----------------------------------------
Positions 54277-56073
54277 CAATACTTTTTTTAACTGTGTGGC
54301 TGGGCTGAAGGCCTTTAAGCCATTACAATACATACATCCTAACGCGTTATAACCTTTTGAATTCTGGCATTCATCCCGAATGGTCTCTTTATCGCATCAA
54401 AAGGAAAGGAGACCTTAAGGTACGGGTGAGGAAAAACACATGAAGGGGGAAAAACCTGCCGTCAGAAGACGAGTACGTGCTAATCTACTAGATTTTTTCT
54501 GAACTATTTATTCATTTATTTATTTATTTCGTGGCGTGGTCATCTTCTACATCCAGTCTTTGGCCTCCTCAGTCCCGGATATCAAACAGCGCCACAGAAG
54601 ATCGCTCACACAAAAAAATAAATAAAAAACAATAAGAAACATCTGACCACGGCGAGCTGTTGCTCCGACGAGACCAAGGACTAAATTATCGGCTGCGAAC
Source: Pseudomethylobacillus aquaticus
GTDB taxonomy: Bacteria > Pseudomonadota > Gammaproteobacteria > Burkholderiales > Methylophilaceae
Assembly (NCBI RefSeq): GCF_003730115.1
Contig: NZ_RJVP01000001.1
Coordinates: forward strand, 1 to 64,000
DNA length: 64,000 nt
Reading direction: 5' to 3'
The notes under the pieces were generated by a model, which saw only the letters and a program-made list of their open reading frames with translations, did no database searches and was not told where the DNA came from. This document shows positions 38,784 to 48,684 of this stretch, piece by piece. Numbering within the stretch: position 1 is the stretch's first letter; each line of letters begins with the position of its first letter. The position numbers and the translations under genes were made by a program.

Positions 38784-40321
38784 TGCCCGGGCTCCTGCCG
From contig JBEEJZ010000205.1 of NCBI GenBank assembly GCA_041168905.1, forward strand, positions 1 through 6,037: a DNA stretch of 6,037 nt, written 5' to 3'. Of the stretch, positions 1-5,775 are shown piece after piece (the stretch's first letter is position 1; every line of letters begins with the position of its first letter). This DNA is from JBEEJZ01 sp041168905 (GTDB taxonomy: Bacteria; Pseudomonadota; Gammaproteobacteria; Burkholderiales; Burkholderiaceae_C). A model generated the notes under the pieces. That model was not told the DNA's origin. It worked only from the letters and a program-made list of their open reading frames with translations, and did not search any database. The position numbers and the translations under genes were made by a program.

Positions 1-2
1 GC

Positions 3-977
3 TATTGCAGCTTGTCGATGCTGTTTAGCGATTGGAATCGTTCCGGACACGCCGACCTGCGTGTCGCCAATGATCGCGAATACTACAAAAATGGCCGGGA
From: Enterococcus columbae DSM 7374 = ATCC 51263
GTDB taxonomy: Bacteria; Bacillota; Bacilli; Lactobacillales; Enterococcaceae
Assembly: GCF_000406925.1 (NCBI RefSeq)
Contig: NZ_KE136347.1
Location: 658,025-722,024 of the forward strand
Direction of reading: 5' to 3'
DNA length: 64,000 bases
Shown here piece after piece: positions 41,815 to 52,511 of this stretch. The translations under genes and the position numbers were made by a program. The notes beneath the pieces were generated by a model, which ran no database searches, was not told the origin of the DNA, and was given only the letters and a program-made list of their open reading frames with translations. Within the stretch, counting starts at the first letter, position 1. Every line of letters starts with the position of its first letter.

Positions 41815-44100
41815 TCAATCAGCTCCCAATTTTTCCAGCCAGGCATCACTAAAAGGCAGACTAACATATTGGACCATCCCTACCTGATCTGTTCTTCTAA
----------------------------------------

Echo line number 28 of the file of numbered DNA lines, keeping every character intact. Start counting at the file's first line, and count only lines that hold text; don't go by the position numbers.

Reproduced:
DNA length: 64,000 bases